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North Carolina’s School Meal Debt Hits Record High, Advocates Call For Permanent Free Lunch

Source:  WFAE

The current school meal debt in North Carolina hit a record $3.1 million at the end of December last year, prompting calls from education advocates to push for permanent universal free school meals.

Earlier this month, a statewide advocacy coalition, called School Meals For All NC, urged lawmakers to invest in ensuring every public school student has access to breakfast and lunch at no cost to their families. 

“We know that providing school meals to all students in public schools at no cost to their families will eliminate meal debt,” stated Morgan Wittman Gramann, a coalition member and Executive director of North Carolina Alliance for Health. “It will reduce hunger. It will improve academic performance and attendance. It will reduce shame and stigma. And we know that North Carolina is in a really good position to do this. We have the resources to do this.”

Following the success of the pandemic-era federal policy that expanded free school meals, state Democrats introduced bills in the House and Senate that would have established permanent universal free school meals, however, the bills have had little movement in the last legislative sessions.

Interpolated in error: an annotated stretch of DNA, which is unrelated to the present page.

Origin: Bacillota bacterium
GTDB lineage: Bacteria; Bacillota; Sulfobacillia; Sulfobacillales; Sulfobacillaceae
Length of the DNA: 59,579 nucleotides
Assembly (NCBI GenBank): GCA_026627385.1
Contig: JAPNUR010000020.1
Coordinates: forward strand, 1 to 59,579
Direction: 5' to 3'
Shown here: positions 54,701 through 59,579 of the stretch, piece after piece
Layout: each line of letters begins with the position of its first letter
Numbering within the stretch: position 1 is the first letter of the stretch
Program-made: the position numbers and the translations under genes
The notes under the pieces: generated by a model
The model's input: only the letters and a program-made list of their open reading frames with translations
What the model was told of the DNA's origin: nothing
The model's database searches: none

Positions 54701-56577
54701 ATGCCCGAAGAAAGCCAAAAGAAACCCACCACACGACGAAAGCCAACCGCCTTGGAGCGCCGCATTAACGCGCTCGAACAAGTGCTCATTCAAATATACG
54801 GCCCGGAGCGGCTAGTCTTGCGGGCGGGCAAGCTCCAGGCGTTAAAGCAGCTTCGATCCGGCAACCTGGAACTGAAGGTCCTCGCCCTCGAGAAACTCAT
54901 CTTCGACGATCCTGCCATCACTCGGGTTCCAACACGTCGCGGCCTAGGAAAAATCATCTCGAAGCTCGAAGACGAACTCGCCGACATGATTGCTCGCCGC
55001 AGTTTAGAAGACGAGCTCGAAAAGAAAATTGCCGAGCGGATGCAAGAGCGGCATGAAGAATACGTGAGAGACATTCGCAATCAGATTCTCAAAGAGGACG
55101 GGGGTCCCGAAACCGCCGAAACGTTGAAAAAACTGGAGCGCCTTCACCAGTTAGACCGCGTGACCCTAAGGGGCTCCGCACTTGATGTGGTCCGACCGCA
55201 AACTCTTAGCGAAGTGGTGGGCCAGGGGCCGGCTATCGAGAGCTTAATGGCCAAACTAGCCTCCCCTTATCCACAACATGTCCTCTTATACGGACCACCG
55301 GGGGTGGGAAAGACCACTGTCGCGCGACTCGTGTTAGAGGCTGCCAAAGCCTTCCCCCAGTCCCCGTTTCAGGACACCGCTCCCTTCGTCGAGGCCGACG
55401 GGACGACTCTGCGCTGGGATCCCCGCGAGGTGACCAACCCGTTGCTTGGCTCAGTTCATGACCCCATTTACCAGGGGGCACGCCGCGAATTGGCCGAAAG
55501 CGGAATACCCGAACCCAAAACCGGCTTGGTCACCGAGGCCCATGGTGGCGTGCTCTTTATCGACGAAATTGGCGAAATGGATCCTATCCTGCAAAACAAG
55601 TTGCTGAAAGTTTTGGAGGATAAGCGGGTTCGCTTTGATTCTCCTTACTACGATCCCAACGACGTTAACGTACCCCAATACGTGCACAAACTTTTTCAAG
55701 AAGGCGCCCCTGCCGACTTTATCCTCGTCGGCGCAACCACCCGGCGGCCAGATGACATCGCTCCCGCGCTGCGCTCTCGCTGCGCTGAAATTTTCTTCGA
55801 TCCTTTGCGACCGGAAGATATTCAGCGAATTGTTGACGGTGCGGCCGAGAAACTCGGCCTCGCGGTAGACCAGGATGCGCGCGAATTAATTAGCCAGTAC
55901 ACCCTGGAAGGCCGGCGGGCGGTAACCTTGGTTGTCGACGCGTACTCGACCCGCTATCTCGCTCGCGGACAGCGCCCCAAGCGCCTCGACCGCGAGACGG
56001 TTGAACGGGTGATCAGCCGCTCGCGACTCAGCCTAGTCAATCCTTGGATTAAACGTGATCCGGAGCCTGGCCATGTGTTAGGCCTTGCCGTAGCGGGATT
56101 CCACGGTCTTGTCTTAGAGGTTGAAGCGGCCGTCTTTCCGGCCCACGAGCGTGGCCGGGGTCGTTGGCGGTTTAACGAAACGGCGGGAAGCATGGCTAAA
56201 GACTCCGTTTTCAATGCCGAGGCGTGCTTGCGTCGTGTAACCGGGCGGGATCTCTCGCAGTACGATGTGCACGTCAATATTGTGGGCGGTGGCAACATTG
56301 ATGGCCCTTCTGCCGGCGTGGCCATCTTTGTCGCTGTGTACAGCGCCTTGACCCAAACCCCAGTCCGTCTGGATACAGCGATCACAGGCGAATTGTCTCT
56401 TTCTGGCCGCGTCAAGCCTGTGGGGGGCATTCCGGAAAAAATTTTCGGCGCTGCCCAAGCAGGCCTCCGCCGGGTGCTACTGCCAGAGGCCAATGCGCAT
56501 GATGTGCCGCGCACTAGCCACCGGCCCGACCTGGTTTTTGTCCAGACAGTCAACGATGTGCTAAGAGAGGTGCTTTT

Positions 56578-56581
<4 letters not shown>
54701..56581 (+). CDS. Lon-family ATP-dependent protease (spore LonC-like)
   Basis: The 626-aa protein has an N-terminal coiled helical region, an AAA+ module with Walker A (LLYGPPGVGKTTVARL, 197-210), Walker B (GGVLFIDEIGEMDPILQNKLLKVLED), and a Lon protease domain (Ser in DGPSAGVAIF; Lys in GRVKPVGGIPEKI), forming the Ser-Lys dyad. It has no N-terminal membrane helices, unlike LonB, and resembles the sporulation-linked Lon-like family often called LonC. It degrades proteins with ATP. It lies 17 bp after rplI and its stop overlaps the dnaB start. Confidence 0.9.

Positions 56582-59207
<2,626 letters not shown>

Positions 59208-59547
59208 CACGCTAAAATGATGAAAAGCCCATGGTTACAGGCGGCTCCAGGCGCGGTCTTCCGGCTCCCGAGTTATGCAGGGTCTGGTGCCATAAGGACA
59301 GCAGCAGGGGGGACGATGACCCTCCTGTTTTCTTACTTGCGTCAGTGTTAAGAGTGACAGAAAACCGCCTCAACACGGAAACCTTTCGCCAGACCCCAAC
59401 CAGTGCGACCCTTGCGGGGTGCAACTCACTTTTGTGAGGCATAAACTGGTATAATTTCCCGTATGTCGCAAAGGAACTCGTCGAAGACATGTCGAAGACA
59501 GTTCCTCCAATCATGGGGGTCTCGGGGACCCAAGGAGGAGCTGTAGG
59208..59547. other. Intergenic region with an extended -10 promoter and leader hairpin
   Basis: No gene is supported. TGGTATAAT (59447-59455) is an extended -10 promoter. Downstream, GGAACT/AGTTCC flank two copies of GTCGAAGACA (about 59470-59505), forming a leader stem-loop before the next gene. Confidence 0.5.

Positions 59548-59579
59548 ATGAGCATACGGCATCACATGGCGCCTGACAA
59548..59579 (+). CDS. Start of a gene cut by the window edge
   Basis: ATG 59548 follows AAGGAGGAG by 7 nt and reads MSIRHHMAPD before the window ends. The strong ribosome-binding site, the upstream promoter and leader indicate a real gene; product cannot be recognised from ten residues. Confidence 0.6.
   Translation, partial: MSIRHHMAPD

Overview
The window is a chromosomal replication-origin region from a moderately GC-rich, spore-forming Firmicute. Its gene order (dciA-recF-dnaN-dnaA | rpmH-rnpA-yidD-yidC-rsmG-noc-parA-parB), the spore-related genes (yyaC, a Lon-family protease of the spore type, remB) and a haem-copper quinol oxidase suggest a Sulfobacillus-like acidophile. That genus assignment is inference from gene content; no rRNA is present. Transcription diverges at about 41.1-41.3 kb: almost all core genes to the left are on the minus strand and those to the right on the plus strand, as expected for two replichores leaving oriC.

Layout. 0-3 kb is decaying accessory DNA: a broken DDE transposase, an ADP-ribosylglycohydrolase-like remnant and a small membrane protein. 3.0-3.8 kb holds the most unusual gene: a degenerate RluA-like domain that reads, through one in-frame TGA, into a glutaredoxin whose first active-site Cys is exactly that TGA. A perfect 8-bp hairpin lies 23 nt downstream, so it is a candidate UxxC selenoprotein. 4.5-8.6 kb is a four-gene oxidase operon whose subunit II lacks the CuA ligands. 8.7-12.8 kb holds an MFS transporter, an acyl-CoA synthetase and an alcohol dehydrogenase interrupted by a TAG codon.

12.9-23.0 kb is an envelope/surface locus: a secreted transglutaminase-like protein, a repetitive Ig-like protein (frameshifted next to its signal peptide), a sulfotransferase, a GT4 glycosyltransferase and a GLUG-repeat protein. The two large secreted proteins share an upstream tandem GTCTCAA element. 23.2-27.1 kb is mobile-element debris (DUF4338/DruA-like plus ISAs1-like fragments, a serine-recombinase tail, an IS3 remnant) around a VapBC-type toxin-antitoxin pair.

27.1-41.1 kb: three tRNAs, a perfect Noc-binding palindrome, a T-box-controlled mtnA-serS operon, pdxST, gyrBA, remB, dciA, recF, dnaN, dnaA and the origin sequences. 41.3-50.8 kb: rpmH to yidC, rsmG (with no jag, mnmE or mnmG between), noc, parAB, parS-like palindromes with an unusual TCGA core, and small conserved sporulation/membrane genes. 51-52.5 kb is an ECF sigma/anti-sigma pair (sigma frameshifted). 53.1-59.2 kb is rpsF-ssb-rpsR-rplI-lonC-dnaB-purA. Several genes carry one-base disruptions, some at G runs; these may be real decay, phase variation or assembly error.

“Children are being held back by hunger right now. And we know if they had access to no-cost meals in schools, they would be doing better in school. Their performance grades would get better, their behavior would get better, their attendance, their health, they’d be doing better,” stated Gramann.

Republicans refusing to extend the federal Universal School Meals Program last year impacted millions of students and their families. On top of the federal policy ending, enhanced food stamp benefits came to an end this month, costing families at least $95 extra per month they received during the pandemic, according to WFAE.

The News & Observer reports that children in a household of four with an income of $37,075 or less qualify for free lunch and those from a household of four with an income of $51,338 or less qualify for a reduced-price lunch. 

Currently, sixty percent of North Carolina’s 1.5 million public school students qualify for free or reduced lunch. The rest either pay full price, are in debt, or don’t eat during lunchtime, according to The News & Observer

“You hear people talk about a financial cliff, right? And I feel like we’re there,” stated Gramann. 

“A hunger cliff. We are there. We are seeing families who are hard-working struggling just trying to make it through and just need a little bit of support right now, and (for) those children – that’s not their responsibility.”


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